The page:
“We really had to fight for this,” National Humanities Medalist Krista Tippett explains from her home in St. Paul. “There was this idea in newsrooms that if you start talking about the spiritual and moral and religious aspects of life you’ll inflame divides, you’ll offend people, you’ll exclude people.” This was nearly 20 years ago, when the seasoned journalist and former diplomat pitched the idea of a public radio show, “Speaking of Faith,” to Minnesota Public Radio.
Her colleagues were skeptical — successful public-radio shows on spirituality that engaged a wide audience were scarce, if non-existent. Tippett argued that “you may be right — we don’t have a lot of good models for this, but this is too important not to try to do it in a way that opens up a space, that opens up imaginations, that pulls in an unlikely spectrum of people.”
Relegated to the least-desirable schedule slots, the show nonetheless gained traction. Renamed to “On Being,” it became one of public radio’s most popular programs. Tippett would go on to win a Peabody award, write a New York Times bestselling book, and receive a National Humanities Medal from former President Barack Obama. She would tape conversations with Jane Goodall, John Lewis, Wendell Berry, Derek Black, Nickolas Christakis, Rebecca Solnit, and countless other luminaries.
The show’s popularity was only one dimension of surprise. The other had to do with the listeners themselves. Tippett recalls, “We were hearing about how people were taking this content into their lives, their hearts, into their minds, into their communities. It was having a real impact, being used in ways that defy the impact of a radio show.” After ten years, Tippett made a decision. “I felt like we had to shut the thing down, or we had to own the impact and figure out the consequences.” In 2013, Tippett struck out on her own, creating an independent nonprofit, On Being Project, to house her media ventures, and much more.
After defining the organization’s founding virtues, On Being Project created a Better Conversations guide in response to listener demand. It’s “what people were asking for,” says Tippett. The guide is one resource within the nonprofit’s Civil Conversations project — an initiative that develops audio, events, and tools for community leaders so that they can create space for meaningful dialogue in schools, neighborhoods, workplaces, and homes across the country, empowering people to practice civil discourse in their own lives.
Owning the show’s impact meant “reciprocity and relationship — creating capacity for listening and engaging and hearing, and then responding to what we heard,” says Tippett. That work has evolved. “Now there is a an entire aspect of our work dedicated to extending and expanding and evolving civil conversations and applied social healing,” she explains.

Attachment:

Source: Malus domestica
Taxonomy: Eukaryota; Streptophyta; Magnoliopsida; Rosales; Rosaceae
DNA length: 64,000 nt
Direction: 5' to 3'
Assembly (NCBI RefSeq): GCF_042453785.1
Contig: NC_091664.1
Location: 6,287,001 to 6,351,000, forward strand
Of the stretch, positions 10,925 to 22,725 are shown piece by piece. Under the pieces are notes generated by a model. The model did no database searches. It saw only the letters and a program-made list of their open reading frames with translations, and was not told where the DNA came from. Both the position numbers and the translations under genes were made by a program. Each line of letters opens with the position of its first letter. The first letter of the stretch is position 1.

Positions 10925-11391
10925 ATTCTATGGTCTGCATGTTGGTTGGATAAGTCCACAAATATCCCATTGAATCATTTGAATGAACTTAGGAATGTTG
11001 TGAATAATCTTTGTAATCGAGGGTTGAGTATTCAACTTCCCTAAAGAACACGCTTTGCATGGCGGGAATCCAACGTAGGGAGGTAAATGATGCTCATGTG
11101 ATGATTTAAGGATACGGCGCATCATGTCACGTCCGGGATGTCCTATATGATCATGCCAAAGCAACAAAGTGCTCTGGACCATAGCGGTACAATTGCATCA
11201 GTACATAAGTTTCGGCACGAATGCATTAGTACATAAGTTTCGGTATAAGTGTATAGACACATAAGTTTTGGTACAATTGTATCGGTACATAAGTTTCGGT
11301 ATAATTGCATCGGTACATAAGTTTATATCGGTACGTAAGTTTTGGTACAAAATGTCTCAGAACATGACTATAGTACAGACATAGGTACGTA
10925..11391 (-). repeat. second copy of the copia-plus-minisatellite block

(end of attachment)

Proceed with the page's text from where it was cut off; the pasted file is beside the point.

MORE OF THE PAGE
The co-laborers for this work have varied widely. On Being Project partnered with the Oklahoma City Memorial Museum on the 20th anniversary of the Oklahoma City bombing. The museum used On Being material to facilitate hard conversations about domestic terrorism. In Philadelphia, a robust interfaith group organized a year-long civil conversations discussion which trained hundreds of people for discussions across faith traditions. The town of Barrington, Illinois, used On Being material, as well as the Department of Education for Orange County, California. “It defies the idea that these questions have to divide us,” says Tippett. “We may be divided by this or that, and these may be strong, meaningful distinctions, and yet what can we work together on? What questions are we holding in common, and what can we do with that starting tomorrow?”
Through this work, Tippett has developed a different perspective on the state of the nation. “There is the story of our time that is told through the lens of the news. And it’s real, and it has a lot of drama which is riveting. And that drama is real. But there’s another story of our time that has been quietly building for a number of years. I call it the generative story of our time.”
This “generative story” is one of healers and healing. “There are things being learned in small towns, in rural areas, in cities about how we recreate common life.” Tippett notes that this work would be necessary regardless of the COVID-19 pandemic. “Even if our politics were not in disarray, even if we weren’t in the midst of a pandemic, we were going to have to be reinventing how common life works. What are our forms of civil society? Who are the leaders? How do we remake our educational structures, our health-care structures? Our political and economic structures? What worked in the 20th center works very imperfectly in the 21st.”
“That’s the work. It’s audacious and it’s hard. But it’s also incredibly exciting to be a generation of humans remaking those things. And what I’ve seen and heard that excites me is that the call has been heard — this work is already happening.”
One of the challenges of this audacious work is that the agents of social healing are themselves quiet, often overlooked, too busy to hire a publicist for their efforts. “The landscape is quiet, and a bit hidden behind all the drama. How do we shine a light on this landscape of healing? And how do we activate it as a landscape? What’s happening below the radar of dysfunction?”
This is the focus of the project’s social-healing team — identifying leaders and activating an ecosystem. “The people who are actually putting our country back together, who are doing this generative work, feel pretty alone,” says Tippett.
Shining a light on these positive stories and leaders is a tall order. Conventional wisdom says bad news is more catchy than good. But Tippett is just getting started. “I feel a little bit like I did starting a show on religion and spirituality. It’s too important not to try.”
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